D and PK climbed  O’Briens Tower (built in 1835) for an even more spectacular view. We didn’t know at that time, that we were gazing over Galway Bay, recalling the Bing Crosby song that DK & PK knew by heart. Had the ferries run more frequently, we would have made the trip to the Aran Islands but that will have to keep until a return trip. Once J1 finds out that there are surfing waves to the north of the cliffs, he may want to join us.

The cliffs have been made very accessible to persons with mobility issues; a point that makes a tremendous difference in our family.  I would say that we spent an hour there, all tolled, and now the sight is permanently etched in my brain.  Now I want to rewatch The Princess bride, one of my favourite movies, so that I can recognize the cliffs.  This being one of many movies shot here.

We drove back into Doolin (the closest town to the cliffs) to scope out some lunch.  We had seen a restaurant sign that morning boasting hand cut fries and fish.  We had only had frozen fries since our arrival and had been perplexed by this.  Unfortunately, this and many of the Doolin shops were not yet open for the season.  So we jumped back into the car and headed towards Ennistymon, but that main street looked pretty inactive too.

A local came to the rescue with a suggestion that we try the dining room at the Falls Hotel.  We were surprized to come across such a quaint spot with a distinctly rural feeling, even though we were moments away from Main St.  There were even donkeys grazing in the pasture there.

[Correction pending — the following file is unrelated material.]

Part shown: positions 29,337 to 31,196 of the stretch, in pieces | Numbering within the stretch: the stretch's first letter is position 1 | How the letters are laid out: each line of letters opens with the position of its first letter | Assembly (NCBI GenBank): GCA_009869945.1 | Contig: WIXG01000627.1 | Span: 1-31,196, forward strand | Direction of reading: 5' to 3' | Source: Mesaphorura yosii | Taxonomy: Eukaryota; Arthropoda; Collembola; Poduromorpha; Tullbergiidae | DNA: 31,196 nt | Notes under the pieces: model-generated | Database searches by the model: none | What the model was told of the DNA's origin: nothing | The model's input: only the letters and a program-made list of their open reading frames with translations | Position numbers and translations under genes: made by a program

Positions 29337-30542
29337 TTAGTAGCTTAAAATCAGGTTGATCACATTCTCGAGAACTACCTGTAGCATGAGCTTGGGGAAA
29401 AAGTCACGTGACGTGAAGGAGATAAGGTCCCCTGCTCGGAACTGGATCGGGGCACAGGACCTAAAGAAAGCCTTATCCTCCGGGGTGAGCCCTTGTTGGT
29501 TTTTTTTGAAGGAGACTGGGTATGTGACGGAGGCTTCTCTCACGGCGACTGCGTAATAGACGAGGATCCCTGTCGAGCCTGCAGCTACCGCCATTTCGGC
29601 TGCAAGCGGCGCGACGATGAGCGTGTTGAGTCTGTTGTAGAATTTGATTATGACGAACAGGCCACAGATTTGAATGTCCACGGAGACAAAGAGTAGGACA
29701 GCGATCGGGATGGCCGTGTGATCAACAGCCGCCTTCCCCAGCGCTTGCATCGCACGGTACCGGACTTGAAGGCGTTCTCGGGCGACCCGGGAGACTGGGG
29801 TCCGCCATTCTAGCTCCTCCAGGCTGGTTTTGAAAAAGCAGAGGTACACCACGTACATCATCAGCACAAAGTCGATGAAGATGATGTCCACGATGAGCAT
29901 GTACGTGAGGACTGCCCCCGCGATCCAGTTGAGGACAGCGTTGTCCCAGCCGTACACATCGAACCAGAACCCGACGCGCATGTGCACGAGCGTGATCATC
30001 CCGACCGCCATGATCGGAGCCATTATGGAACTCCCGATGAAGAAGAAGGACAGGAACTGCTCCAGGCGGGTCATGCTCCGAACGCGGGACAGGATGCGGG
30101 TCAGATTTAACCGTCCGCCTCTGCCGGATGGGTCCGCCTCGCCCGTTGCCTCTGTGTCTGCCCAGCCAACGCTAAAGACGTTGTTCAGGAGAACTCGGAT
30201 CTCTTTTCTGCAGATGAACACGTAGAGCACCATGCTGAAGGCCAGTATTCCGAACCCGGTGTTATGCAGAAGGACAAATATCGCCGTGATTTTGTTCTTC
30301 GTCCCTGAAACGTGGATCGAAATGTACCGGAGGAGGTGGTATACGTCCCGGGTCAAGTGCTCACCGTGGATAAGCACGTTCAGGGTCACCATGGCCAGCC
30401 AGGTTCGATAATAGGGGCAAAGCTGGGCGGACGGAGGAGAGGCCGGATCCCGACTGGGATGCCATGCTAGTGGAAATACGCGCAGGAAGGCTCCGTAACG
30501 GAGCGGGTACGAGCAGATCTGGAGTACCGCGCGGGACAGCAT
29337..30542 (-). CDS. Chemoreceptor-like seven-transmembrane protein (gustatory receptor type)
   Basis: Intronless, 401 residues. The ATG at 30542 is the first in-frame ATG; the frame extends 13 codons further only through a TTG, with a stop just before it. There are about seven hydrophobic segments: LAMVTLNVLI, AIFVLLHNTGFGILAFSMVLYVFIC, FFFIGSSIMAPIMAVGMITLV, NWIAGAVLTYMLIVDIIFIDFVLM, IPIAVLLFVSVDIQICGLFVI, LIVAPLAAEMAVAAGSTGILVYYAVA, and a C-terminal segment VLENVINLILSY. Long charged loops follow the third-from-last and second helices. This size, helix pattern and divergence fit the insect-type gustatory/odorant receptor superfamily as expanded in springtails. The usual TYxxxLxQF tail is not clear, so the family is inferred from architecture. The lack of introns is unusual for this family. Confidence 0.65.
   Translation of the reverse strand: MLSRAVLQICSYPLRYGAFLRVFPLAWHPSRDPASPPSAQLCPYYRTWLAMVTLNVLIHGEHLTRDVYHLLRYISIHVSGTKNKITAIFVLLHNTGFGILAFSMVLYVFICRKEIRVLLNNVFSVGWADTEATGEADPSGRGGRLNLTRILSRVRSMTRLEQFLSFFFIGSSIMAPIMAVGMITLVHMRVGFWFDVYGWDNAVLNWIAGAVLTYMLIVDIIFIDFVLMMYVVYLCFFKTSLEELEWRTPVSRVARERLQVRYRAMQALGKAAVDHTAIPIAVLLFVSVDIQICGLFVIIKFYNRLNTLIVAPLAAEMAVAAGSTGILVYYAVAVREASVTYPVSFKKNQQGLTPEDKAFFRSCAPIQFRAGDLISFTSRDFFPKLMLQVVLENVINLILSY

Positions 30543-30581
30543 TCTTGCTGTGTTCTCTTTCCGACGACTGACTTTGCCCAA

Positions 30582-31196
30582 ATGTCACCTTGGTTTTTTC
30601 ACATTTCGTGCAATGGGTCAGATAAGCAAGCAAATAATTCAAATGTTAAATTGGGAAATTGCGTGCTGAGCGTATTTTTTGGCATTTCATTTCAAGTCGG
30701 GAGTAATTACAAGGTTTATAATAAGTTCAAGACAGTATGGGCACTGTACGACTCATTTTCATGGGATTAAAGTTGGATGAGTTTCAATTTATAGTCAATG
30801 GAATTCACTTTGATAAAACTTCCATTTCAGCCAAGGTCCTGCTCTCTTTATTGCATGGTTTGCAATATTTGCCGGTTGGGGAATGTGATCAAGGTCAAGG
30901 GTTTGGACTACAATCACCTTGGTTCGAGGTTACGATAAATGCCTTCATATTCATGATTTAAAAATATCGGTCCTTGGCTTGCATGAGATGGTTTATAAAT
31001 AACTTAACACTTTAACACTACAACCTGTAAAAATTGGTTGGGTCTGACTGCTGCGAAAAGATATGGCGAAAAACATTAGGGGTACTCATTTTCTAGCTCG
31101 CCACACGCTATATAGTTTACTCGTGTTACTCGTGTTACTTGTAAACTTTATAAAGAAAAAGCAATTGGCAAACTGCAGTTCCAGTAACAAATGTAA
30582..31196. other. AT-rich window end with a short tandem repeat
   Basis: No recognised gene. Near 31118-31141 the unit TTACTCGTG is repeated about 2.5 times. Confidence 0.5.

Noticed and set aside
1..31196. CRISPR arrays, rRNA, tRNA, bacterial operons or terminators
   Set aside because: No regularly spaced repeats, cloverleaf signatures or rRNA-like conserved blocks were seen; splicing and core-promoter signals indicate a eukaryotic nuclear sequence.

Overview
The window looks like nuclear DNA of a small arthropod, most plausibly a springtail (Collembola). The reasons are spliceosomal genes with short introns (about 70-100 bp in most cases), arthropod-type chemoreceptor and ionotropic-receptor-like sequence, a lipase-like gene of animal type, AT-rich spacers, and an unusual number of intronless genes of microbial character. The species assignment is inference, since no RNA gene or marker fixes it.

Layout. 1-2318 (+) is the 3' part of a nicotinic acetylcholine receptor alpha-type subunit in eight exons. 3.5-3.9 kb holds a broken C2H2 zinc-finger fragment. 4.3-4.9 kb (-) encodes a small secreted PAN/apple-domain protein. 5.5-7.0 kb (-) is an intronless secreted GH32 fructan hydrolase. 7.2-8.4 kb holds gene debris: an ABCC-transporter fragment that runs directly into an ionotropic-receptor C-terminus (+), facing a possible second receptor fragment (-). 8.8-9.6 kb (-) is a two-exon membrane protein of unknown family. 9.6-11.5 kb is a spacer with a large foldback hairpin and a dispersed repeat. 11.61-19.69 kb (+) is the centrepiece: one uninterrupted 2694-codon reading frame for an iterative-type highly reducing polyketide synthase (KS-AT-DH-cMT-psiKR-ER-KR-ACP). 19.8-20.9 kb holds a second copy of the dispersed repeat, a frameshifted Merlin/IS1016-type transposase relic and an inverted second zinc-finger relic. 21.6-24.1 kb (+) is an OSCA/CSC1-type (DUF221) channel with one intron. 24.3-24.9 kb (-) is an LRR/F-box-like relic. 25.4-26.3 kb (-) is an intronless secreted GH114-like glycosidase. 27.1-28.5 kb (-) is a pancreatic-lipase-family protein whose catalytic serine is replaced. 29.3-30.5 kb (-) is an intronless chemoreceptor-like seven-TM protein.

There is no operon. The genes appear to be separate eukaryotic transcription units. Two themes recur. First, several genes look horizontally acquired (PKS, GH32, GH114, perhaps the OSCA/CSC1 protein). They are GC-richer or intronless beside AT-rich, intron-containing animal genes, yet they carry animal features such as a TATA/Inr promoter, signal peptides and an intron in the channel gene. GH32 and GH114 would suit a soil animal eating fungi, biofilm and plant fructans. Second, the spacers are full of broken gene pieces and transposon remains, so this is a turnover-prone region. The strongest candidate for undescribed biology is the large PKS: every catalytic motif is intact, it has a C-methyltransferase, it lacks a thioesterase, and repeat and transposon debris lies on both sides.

Dining took place in a huge sun room with windows all around and a view of the falls.

A carvery menu was being served and we chose the Roast Stuffed Loin and a Duo of Salmon and Cod topped with mixed herbs, leek & vermouth sauce as well as Toasted Sandwiches made with just carved baked ham and a sharp cheddar.

The hit of lunch were the garlicky, scalloped potatoes and right out of the oven dinner rolls (we love our carbs!).

Wonderfully satiated, we headed back to Adare to rest up for our evening.

Kath’s quote:  “Seating themselves on the greensward, they eat while the corks fly and there is talk, laughter and merriment, and perfect freedom, for the universe is their drawing room and the sun their lamp. Besides, they have appetite, Nature’s special gift, which lends to such a meal a vivacity unknown indoors, however beautiful the surroundings.”-Jean Anthelme Brillat-Savarin